SSC services are offered to all USC undergraduates at no additional cost. You are invited to call the Student Success Hotline at (803) 777-1000 or visit www.sc.edu/success to check schedules and make appointments. Success Consultants are available to assist you in navigating the University and connecting to available resources.

Learning Outcomes

Many of the principles or laws underlying the behavior of the natural World are statements or relations involving rates at which things happen. When expressed in mathematical terms, the relations are equations and the rates are derivatives. Equations containing derivatives are called differential equations. Therefore, to understand and to investigate different problems it is necessary to be able to solve or study differential equations.

Some examples of situations where this happens involve the motion of particles, the flow of current in electric circuits, the dissipation of heat in solid objects, the propagation and detection of seismic waves, or the change of populations.

We will focus mainly in the resolution of some particular kind of differential equations. In the case where we are not able to solve them, we will learn numerical approaches to obtain approximations to the solutions.

Summarizing: A student who successfully completes Elemental Differential Equations (MATH 242) will be able to master concepts and gain skills needed to accomplish the following:

  • Solve initial value problems and find general or particular solutions to ordinary differential equations of the following types:
    • Separable
    • Exact
    • Nonlinear homogeneous
    • First- and higher-order linear equations, both homogeneous and inhomogeneous, especially those with constant coefficients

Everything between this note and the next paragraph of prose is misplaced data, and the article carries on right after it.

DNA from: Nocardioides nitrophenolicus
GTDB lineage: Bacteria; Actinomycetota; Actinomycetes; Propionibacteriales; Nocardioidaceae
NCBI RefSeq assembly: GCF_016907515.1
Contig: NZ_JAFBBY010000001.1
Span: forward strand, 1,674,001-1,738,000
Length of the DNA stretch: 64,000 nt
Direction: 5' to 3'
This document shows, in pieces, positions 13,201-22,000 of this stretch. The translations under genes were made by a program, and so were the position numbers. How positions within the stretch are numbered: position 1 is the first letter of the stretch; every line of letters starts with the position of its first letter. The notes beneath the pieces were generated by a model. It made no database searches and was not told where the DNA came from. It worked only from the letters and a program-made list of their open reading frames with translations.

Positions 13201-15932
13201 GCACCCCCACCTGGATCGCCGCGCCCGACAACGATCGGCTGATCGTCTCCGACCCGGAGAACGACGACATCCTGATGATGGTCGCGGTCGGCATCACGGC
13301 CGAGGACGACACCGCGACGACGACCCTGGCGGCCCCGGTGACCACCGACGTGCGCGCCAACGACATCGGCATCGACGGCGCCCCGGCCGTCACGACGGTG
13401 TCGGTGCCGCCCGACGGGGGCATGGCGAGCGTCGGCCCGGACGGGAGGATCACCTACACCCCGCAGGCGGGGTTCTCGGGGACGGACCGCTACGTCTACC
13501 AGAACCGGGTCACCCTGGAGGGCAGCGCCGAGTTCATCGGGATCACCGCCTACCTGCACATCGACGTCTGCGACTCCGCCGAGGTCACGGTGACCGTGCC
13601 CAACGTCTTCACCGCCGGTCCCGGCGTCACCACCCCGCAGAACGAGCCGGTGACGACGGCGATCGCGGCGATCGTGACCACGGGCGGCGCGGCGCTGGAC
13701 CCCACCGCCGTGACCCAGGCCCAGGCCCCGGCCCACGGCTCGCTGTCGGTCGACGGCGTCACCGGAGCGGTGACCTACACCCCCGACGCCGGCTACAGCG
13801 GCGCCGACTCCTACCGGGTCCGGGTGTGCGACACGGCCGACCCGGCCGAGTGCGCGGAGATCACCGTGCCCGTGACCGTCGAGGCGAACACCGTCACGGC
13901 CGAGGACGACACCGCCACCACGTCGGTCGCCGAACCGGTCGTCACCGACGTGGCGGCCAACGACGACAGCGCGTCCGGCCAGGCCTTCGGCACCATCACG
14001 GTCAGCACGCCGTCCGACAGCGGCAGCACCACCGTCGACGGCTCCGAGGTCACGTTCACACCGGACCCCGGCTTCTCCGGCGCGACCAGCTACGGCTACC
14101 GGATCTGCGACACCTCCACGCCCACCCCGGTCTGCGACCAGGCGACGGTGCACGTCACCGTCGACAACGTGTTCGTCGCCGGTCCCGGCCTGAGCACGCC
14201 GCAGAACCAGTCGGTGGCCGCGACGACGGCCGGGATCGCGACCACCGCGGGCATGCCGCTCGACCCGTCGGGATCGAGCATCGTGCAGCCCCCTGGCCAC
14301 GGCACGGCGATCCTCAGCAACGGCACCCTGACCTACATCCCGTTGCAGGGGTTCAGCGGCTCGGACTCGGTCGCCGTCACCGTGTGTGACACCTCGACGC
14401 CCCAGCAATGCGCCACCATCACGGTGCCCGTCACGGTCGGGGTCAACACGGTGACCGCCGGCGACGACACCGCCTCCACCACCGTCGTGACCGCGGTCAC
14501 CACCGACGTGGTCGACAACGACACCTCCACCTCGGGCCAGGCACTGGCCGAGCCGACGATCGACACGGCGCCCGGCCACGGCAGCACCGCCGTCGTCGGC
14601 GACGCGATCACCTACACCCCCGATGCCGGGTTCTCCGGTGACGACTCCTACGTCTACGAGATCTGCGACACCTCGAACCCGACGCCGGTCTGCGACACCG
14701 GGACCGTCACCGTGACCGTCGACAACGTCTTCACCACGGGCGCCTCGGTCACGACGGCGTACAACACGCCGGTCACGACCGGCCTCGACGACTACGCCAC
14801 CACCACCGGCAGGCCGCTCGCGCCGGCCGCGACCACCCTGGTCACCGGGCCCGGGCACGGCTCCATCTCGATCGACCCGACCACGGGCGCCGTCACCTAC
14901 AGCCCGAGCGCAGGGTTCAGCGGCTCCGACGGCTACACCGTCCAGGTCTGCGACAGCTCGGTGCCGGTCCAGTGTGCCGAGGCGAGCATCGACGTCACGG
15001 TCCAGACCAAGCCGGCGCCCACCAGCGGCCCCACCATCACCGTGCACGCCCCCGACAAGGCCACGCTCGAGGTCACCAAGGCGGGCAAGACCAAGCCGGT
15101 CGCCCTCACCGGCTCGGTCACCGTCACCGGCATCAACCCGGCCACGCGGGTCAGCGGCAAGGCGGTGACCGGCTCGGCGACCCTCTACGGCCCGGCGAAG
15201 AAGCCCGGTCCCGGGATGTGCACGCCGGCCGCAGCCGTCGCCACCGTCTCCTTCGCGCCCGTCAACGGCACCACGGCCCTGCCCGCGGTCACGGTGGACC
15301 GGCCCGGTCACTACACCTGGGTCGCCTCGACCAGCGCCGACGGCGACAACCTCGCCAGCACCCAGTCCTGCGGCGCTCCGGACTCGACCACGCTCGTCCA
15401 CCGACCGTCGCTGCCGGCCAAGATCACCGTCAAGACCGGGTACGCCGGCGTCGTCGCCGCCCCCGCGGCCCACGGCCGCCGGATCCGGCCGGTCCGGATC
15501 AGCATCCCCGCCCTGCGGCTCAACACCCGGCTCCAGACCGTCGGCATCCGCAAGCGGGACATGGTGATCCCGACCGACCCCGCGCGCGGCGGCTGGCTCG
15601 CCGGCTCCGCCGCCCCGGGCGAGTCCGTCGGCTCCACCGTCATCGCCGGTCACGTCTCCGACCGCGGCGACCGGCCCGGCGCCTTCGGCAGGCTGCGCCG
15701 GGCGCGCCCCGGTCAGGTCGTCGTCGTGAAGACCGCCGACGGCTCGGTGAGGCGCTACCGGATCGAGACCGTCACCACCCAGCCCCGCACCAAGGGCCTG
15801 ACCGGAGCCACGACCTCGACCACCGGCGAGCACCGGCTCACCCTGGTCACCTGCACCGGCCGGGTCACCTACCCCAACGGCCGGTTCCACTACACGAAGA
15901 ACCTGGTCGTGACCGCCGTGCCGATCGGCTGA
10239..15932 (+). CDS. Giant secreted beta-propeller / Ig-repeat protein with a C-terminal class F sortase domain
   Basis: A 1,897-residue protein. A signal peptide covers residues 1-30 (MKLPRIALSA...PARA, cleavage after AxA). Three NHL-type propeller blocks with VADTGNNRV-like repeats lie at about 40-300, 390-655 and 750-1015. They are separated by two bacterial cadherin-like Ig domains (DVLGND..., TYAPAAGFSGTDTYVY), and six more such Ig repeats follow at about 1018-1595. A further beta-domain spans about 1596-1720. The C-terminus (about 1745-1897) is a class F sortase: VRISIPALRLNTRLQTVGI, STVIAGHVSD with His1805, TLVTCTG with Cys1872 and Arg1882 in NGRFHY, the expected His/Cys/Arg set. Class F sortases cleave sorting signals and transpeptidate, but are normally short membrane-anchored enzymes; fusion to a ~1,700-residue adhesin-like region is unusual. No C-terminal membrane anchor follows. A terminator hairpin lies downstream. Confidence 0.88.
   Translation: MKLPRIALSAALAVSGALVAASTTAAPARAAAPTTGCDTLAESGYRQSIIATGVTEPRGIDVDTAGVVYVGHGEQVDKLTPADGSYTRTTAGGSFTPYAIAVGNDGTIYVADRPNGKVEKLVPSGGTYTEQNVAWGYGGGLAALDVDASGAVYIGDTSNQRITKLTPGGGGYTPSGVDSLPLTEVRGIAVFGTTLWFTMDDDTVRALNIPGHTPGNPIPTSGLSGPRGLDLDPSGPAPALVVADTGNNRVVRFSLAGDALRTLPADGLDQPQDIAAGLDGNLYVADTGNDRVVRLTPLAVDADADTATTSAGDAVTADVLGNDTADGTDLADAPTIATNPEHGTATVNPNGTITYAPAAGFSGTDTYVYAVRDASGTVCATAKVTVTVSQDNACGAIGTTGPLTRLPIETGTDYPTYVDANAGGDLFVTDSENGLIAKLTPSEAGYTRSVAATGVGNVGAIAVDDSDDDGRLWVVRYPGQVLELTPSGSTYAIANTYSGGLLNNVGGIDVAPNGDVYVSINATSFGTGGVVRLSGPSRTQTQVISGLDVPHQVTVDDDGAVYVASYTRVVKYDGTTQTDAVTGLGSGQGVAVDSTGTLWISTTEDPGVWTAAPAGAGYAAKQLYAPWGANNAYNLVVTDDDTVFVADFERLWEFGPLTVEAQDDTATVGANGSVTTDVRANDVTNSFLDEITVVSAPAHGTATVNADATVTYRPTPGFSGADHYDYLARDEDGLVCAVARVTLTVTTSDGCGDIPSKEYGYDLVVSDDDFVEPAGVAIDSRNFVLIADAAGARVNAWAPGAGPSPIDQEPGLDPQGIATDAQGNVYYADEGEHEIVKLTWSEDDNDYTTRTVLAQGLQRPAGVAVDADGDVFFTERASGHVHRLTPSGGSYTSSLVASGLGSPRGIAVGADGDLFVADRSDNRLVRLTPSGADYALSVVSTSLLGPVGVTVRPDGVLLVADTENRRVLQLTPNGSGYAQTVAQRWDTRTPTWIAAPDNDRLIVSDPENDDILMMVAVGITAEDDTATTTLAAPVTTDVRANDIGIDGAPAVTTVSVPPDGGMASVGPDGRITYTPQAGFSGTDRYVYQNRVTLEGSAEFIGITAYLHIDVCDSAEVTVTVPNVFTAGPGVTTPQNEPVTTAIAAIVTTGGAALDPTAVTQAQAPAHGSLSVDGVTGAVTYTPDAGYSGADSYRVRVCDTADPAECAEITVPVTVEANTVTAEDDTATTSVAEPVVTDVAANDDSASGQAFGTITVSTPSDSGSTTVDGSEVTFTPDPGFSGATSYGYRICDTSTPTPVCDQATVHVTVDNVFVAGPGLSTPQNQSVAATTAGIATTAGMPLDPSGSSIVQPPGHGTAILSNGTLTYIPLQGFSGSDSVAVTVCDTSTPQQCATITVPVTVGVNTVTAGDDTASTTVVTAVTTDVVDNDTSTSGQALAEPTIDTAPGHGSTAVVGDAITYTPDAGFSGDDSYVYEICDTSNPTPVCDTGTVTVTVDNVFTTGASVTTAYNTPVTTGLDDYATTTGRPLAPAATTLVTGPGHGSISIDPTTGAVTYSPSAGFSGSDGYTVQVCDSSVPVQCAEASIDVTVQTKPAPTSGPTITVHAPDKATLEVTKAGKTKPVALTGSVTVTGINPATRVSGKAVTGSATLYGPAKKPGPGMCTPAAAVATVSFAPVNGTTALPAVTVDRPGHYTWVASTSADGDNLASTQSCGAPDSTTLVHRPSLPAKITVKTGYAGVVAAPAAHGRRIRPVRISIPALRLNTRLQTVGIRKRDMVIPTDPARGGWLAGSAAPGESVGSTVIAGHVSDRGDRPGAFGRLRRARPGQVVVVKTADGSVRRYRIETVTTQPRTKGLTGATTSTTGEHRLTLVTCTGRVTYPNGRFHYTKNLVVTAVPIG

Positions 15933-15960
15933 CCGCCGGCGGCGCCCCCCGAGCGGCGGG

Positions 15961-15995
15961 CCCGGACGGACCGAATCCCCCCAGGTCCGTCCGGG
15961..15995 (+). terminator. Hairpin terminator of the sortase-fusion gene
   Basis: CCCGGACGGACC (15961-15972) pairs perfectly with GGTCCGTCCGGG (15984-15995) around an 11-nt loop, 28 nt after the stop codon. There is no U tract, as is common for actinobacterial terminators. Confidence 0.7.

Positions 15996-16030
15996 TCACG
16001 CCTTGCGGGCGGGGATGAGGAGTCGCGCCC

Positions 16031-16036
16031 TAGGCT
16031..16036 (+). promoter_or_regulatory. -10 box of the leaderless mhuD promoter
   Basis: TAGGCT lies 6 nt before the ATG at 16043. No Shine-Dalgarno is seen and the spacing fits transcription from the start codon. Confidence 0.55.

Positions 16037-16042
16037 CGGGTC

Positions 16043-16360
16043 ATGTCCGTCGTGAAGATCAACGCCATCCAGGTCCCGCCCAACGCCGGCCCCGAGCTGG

• Develop skill at using solution methods such as
    • integrating factors
    • substitution
    • variation of parameters
    • undetermined coefficients
    • Laplace transform
    • approximations
  • Use differential equations to solve problems related to
    • population models
      • exponential growth
      • logistic growth
      • harvesting
    • Torricelli's Law
    • acceleration/velocity
    • mixture
    • cooling
    • mechanical vibrations
    • electrical circuits.

Lesson Plan

  • First part: Introduction to Differential Equations
    • Mon Jun 26: 1.1, 1.2. [Review: Integration]
      General Introduction to Differential Equations.
      Integrals as general and particular solutions.
      [p.8 #1--31,37--42, p.15 #1--10]
    • Tue Jun 27: 1.3, 2.4, 2.5.
      Slope fields.
      Numerical Approximation: Euler's method.
      [p.24 #1--10, p.113 #1,4,6,10]
    • Wed Jun 28: 1.4, 1.6. [slide | slide | slide]
      Separable equations. Singular Solutions.
      Homogeneous First-Order equations.
      [p.40 #1--28, p.69 #2,3,7--10,12--14]
    • Thu Jun 29: 1.5, 1.6. [slides]
      Linear first-order differential equations.
      [p.53 #1--25]
    • Wed Jul 05: First Test
    • Thu Jul 06: 3.1, 3.2, 3.3. [slides]
      Intro to linear differential equations of Higher Order.
      Second-Order Linear Equations.
      [p.147 #1--16]
    • Mon Jul 10: 3.5. [slide | slide | slide]